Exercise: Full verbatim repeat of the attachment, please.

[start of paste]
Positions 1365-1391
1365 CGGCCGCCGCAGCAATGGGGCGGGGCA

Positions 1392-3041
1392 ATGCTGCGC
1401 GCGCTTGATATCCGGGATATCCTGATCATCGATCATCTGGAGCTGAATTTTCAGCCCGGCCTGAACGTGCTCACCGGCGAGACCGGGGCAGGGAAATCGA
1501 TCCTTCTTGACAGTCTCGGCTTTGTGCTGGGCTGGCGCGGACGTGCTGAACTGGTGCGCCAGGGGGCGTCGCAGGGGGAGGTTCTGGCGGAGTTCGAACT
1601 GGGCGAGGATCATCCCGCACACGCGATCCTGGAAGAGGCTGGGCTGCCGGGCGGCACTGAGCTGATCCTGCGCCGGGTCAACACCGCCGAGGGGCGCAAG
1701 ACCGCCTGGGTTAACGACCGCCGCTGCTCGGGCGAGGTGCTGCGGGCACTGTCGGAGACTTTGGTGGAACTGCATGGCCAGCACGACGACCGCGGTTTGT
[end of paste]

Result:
Positions 1365-1391
1365 CGGCCGCCGCAGCAATGGGGCGGGGCA

Positions 1392-3041
1392 ATGCTGCGC
1401 GCGCTTGATATCCGGGATATCCTGATCATCGATCATCTGGAGCTGAATTTTCAGCCCGGCCTGAACGTGCTCACCGGCGAGACCGGGGCAGGGAAATCGA
1501 TCCTTCTTGACAGTCTCGGCTTTGTGCTGGGCTGGCGCGGACGTGCTGAACTGGTGCGCCAGGGGGCGTCGCAGGGGGAGGTTCTGGCGGAGTTCGAACT
1601 GGGCGAGGATCATCCCGCACACGCGATCCTGGAAGAGGCTGGGCTGCCGGGCGGCACTGAGCTGATCCTGCGCCGGGTCAACACCGCCGAGGGGCGCAAG
1701 ACCGCCTGGGTTAACGACCGCCGCTGCTCGGGCGAGGTGCTGCGGGCACTGTCGGAGACTTTGGTGGAACTGCATGGCCAGCACGACGACCGCGGTTTGT